I'm beginning to get my bearings here at Occupy Wall Street in Zuccoti Park. I came down yesterday after attending the Sunday service at Judson Memorial Church in Manhattan, a church that has a long history of involvement with social issues. They're the ones who created the golden calf modeled after the sculpture of the Wall Street bull. They bring it to demonstrations and carry it on a pedestal that says “false idol” and “greed.” United Methodist clergy gathered at the occupation to offer encouragement and support, followed by an Interfaith service that was projected out through the “peoples' mike.” That is, when one person spoke, those nearby shouted out the words so others could hear.
This supportive presence of people from different faith traditions highlights the hopefulness of what is happening here. But for me the hope runs deeper, as we come together in all our diversity and rise up to defeat and create alternatives to the present unjust and unsustainable global system. This movement is a movement of spirit, not just in this place but around the world, both bringing and embodying change in this time when change must come.
I connected with many people today. During the Interfaith service, I looked out over the crowd and saw Jason Rainey, past Executive Director of SYRCL (South Yuba River Citizens League) and current Executive Director of Rivers International (www.internationalrivers.org). He told me about the fate of rivers due to dam-building, not just by the World Bank, but by China and India, and about successful peoples' movements that have saved rivers from that fate. We walked together to 60 Wall Street, a huge space where people gather at all hours for working group meetings. I went to the gathering for facilitators, Jason to the one on structure.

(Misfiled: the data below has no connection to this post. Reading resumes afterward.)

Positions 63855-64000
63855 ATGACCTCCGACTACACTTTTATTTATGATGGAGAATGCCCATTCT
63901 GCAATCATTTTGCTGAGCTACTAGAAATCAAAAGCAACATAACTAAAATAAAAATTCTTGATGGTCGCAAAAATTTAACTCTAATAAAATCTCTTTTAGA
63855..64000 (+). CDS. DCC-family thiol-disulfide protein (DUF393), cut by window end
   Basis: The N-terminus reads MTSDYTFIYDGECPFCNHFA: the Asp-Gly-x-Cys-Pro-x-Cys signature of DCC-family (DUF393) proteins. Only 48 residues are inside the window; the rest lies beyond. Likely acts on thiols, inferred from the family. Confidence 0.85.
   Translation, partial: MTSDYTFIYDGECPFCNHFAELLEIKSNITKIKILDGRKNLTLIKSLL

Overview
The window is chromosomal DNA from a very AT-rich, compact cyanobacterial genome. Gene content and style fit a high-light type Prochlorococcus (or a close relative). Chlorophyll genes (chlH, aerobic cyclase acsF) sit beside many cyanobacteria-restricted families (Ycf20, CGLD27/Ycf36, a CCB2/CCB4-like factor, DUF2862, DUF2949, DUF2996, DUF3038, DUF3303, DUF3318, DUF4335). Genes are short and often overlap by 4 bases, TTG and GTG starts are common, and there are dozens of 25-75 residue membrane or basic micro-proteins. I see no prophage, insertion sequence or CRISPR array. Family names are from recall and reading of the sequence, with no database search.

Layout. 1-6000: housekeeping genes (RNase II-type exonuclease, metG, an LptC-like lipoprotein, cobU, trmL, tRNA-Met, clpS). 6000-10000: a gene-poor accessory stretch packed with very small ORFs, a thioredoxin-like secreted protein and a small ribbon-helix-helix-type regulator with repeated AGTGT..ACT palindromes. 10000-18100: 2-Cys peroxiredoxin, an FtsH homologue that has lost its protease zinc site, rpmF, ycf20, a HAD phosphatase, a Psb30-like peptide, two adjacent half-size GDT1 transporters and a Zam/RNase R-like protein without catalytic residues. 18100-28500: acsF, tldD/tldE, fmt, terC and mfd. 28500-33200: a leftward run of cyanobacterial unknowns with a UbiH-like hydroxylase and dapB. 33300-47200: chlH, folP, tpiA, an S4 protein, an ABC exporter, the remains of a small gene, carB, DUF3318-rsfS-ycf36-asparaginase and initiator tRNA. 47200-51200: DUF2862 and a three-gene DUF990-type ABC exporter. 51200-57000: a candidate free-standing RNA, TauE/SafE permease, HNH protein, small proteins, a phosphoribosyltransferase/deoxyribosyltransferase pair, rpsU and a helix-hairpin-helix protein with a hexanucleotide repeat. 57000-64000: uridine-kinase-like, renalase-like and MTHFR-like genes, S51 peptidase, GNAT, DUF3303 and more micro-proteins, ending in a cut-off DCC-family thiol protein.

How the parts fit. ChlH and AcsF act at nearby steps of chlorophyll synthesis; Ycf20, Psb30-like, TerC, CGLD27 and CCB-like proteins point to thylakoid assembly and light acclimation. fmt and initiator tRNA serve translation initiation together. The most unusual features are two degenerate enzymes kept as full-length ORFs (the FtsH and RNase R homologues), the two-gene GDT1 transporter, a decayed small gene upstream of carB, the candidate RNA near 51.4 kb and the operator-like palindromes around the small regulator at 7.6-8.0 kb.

The actual people who sleep in the park may be two hundred, but thousands of people come through each day. The park is actually quite organized. There's always a line for food, which is donated (or money for food is donated), cooked off site, then served to occupiers, homeless people, visitors—without distinction. The sanitation working group is always busy. The peoples' library, which gets donations of money and books from authors and publishers, is organized and working well. The outreach working group reports back about concerns of local businesses. There are stations for media,legal issues, scheduling, first aid, comfort, safe sleeping spaces, think tanks, etc. I understand that many of the original occupiers are so busy with “housekeeping” that they can't even make it to the General Assemblies.
Musical jam sessions just spring up. Yesterday I sang during a jam session with about ten musicians. Emma's Revolution was there. (Their name is based on Emma Goldman's line: “If I can't dance I don't want to be a part of your revolution.”) Their new song, “Occupy the USA,” can be downloaded for free at http://emmasrevolution.com.
Signs are everywhere. Most are relevant to the core concerns of the movement. A few are completely off topic or even offensive (to me). No one is policing content—the First Amendment is respected here—but there are lots of conversations going on.
War and its costs (human and economic) are highlighted by many. One man dressed in an orange jump suit, with a black hood over his head, stayed on his knees all day, demonstrating for prisoners in Guantanamo. I could only imagine how he felt. He certainly made the point.
There is a lot of consciousness raising about issues of oppression: racial, gender identity, etc. Whatever has been said about this movement being mostly white, it's not true. It's quite diverse, at least here, and the effort is being made to empower those who have traditionally been marginalized so that their voices can be heard, and to create an equitable and just model of leadership.
It's truly remarkable. “Autonomous individuals” drawn together through common concern are working cooperatively through a consensus process to make joint decisions for the general well-being and for social transformation. It is a form of “direct democracy” in which every voice can be heard. Clearly, the spirit is alive, gathering people together, breaking the spell of paralysis and despair. During the Interfaith service, the Unitarian Universalist minister closed with the words that have become a mantra for the global justice movement: “Another world is possible.” Three times she shouted it out and three times we shouted it back. Powerful. It reminded me of the words of Arundhati Roy: “Another world is not only possible, she is here. On a quiet day, I can hear her breathing.”
Today I can hear her breathing.